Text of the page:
MASSES TO LEARN BY IMITATING "BEST MINDS" -- Two things appear: first, that the best minds are capable of gradually inventing a far better civilization than we now possess; and, second, that the masses are capable of negotiating by imitation any culture system that the brightest can invent, provided they are given opportunity for memoriter learning of, and imitative participation in, all the intellectual resources of which that culture system is constituted. A SOCIOLOGICAL PHILOSOPHY OF EDUCATION, P. 409
Every year millions of students are trained in sociology and sociocracy, sex and drugs, protest and rebellion. Less time than formerly is spent learning English, math, history, civics, and geography. Even music and art suffer while students are taught to protest, demonstrate, and fornicate. The country is overflowing with sociolatrists and sociocrats. If your bathtub were overflowing and ruining your home, what would you do first? Yell? Scream? Run for the mop? Or would you turn off the water and open the drain? If you didn�t turn off the water and open the drain you could holler, scream and mop all day and all night and still the problem would get worse. We need to attack problems at the source of the trouble. Turn off the faucet, open the drain. Sociology must go. Since it is a religion, it does not belong in public schools. Nor should it be taught in private or Christian schools. Sociocracy is not for the USA. Down the drain with it! For part 1 click below.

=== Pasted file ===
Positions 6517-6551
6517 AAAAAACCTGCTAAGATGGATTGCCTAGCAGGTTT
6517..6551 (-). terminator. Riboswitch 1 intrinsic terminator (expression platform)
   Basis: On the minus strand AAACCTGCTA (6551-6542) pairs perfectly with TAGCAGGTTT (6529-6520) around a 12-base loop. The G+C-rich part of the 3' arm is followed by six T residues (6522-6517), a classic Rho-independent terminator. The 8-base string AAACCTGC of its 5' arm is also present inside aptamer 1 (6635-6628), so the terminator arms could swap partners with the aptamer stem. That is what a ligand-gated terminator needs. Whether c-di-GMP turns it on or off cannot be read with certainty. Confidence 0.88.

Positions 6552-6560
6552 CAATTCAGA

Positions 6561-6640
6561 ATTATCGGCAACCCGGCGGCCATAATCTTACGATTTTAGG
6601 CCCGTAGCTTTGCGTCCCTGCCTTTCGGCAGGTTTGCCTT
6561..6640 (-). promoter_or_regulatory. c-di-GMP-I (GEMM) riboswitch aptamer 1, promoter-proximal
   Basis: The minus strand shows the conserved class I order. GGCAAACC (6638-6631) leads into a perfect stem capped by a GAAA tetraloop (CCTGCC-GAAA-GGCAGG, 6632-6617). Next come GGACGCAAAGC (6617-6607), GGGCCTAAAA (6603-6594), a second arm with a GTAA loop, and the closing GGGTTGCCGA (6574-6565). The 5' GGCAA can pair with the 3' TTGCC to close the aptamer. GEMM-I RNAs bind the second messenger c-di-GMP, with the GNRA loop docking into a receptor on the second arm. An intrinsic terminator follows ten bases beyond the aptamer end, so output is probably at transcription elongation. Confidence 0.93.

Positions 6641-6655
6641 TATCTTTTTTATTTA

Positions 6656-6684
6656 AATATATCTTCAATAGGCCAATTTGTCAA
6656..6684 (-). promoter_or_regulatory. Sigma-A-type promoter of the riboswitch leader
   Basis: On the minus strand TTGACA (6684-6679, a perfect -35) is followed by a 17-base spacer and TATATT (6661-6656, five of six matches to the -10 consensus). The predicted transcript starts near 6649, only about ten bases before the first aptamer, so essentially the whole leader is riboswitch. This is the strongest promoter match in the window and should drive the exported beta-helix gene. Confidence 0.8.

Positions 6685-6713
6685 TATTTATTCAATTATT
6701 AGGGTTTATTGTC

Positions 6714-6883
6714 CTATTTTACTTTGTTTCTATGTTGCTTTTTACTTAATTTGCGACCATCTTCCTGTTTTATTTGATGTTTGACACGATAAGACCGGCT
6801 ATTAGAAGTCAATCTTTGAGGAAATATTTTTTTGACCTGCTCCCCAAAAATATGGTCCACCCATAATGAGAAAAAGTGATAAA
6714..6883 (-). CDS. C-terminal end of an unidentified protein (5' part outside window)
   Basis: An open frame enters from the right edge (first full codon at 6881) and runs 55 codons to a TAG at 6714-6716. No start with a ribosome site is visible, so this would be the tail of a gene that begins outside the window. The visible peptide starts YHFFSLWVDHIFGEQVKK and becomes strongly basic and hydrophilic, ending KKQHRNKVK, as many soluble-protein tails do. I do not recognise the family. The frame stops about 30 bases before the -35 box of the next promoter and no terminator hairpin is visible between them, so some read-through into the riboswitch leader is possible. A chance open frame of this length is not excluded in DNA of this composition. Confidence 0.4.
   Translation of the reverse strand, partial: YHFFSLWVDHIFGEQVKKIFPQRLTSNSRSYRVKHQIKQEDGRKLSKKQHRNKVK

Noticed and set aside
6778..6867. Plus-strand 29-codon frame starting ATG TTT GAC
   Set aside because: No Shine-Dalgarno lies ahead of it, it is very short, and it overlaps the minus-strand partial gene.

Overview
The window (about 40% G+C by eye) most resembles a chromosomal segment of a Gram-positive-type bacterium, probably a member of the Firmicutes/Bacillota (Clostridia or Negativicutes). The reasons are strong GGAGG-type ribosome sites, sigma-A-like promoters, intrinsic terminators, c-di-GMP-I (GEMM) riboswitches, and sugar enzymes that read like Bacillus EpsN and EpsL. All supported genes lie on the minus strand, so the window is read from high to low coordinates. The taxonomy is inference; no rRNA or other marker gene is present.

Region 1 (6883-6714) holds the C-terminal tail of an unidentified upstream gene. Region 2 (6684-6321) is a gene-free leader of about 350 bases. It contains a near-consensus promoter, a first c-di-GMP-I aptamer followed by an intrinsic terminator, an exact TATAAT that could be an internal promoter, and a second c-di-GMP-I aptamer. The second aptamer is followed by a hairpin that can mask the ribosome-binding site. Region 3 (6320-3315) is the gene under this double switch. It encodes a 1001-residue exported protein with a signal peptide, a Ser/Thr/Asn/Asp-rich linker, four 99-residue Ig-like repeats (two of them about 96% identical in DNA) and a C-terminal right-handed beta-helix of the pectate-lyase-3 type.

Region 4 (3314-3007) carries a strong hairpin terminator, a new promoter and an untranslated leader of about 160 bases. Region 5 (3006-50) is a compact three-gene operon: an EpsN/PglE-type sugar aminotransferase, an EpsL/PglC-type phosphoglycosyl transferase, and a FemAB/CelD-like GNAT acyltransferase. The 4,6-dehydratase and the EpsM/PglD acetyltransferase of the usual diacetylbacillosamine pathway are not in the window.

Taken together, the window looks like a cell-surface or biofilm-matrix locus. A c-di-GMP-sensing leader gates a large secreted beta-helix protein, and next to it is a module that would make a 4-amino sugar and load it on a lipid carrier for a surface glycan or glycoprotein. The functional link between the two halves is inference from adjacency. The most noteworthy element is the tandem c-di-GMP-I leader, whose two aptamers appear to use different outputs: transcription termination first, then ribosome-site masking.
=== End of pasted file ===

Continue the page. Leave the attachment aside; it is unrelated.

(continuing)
Click here for part ----->1,
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Erica Carle is an independent researcher and writer. She has a B.S. degree from the University of Wisconsin. She has been involved in radio and television writing and production, and has also taught math and composition at the private school her children attended in Brookfield, Wisconsin. For ten years she wrote a weekly column, "Truth In Education" for WISCONSIN REPORT, and served as Education Editor for that publication.
Her books are GIVE US THE YOUNG--$5 Plus $2.00 P&H WHY THINGS ARE THE WAY THEY ARE--$16 PLUS $4.00 P&H BOTH BOOKS -- $25 Total. A loose leaf collection of quotes titled, SIX GENERATIONS TO SERFDOM is also available--$15 Plus $2.00 P&H. Mailing address: Erica Carle; PO Box 261; Elm Grove, WI 53122.
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Sociocracy cannot succeed in its lust for power unless all other religions, particularly Christianity, and all other systems of government are destroyed.